Suncoast Primate Sanctuary (Chimp Farm)
Tarpon Springs, Florida
This report dates from the 1990s; Mae Noell has since passed away and the Chimp Farm is now the Suncoast Primate Sanctuary.
Mae Noell's Chimp Farm is a resilient gulf coast retirement home for gorillas, orangutans and chimps. The crotchety ill-tempered ones, who would tear your arm off and use it to beat you to death? Well, maybe . . . but there's no chance of that happening in this well-fortified sanctuary. The Chimp Farm is small, several of aisles of tall cages, each a residence for a primate or two.
Mae, now 84, used to complain that the Farm was under attack by "evil people" and "do-gooder" animal activists who wanted to take her chimps away and shut her down. "I think the whole damn thing is a conspiracy," she said. "They're trying to make criminals out of us."
"In '93 they almost got me. The Federal Government told me that I had to get the zoo up to 'specifications.' You wouldn't believe all the nitpicking! And here we were, just two women keeping things together." So Mae did her own inspection. "I said, 'We're going to fix every thing that they can possibly find!' And they STILL tried to keep me closed!" Happily, the Chimp Farm had friends in town and was rescued. "This community came, a hundred people strong, and volunteered to do all the work." Volunteers still help to this day.
Mae seems to have turned the tables on the activists -- now she gets out to the schools and community to preach the humane care of these forgotten animals. It's a stark contrast to the early days, when Mae and her late husband Bob ran "Noell's Ark," the ultimate traveling animal act. For 31 years, they followed the show circuit, staging performances with their "athletic apes" in small towns throughout the Southeast. Their chimps would box or wrestle (and inevitably pummel) anyone who would get in the cage and fight them. It was a terrific show, but that was 25 years ago when you could still have guiltless fun with an ape.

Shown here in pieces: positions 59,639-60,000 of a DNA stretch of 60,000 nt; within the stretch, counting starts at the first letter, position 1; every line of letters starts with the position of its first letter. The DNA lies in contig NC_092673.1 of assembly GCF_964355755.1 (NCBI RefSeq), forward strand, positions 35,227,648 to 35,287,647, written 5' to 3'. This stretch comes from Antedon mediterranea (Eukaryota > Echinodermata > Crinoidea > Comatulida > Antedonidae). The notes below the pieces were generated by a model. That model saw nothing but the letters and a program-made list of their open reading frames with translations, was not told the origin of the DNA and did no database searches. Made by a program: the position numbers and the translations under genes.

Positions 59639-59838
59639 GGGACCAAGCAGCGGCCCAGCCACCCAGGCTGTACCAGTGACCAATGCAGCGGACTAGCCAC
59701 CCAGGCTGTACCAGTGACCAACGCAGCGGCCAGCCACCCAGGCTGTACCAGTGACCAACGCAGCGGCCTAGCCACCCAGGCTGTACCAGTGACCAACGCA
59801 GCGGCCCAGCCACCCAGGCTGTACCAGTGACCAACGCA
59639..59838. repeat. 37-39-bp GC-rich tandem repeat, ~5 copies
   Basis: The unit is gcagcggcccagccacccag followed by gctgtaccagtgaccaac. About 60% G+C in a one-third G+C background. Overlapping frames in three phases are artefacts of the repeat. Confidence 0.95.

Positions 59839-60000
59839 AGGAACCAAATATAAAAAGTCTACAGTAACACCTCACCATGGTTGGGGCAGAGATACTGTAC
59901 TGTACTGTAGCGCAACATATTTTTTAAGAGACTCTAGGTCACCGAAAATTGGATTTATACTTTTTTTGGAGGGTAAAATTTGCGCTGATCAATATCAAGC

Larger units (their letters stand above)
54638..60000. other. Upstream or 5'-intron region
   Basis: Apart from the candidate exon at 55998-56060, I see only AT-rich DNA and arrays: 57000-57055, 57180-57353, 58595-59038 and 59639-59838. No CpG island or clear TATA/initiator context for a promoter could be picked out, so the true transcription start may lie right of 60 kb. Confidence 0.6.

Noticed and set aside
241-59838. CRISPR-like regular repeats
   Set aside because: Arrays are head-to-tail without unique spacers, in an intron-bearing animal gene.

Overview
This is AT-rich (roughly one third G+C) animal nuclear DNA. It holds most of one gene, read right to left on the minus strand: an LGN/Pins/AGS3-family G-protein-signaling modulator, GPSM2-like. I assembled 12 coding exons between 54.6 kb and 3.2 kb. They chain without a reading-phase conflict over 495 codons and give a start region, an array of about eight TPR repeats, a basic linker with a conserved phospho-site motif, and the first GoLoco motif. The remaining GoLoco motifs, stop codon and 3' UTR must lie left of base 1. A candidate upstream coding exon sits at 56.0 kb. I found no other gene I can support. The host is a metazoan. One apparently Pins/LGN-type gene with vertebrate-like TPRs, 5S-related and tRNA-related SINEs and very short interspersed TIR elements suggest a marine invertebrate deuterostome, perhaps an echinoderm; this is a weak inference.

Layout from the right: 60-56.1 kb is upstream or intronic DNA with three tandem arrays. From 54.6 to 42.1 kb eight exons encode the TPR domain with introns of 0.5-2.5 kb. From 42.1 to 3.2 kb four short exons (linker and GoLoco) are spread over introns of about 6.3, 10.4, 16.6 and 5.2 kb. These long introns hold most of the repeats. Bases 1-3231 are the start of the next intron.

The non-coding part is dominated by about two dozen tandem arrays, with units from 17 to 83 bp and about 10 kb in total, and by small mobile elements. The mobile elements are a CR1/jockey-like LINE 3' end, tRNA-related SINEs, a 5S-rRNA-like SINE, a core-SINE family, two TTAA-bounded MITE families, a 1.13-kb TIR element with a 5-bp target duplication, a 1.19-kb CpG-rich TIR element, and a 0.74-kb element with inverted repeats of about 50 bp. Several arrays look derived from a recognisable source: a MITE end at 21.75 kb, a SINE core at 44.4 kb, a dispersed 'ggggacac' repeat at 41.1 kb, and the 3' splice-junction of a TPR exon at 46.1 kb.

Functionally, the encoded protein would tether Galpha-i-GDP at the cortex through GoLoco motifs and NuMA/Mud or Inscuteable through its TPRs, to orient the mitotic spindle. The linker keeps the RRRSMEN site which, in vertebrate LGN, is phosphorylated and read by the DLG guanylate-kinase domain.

Many of the original pugilists have passed on, but some here are more than a half century old. The three eldest chimps -- Johnny (53), Sheila (51), and Kongo(50), lurk in the murky rear of their cages during our visit. Kongo steps forward, and entertains by sticking out his tongue every few seconds.
A warning sign reads: "Caution: Dung Throwers Ahead," while the chimps in the cages next to the restrooms have the disturbing habit of spitting water at passersby. Mae defends their antics like a doting mother defending her children. "Chimps only repeat what they've seen people do," she scowls.
You can show your support for the continued care of the animals by purchasing a T-shirt, or one of the chimp's paintings (which are grubby but authentic chimp art).
January 2002: Tarpon Springs Chimp Farm is now the Suncoast Primate Sanctuary. According to volunteer Jim Caldwell: "The first of the new buildings is nearly complete and eight chimps have been relocated to the new quarters. The new building will eventually house all the chimps which will eventually have an outside play area for the chimps. We hope to reopen to the public within the next few months. Fundraising plans are still going on -- the ultimate plan calls for a complete sanctuary and education center for veterinary students who wish to work with exotic animals."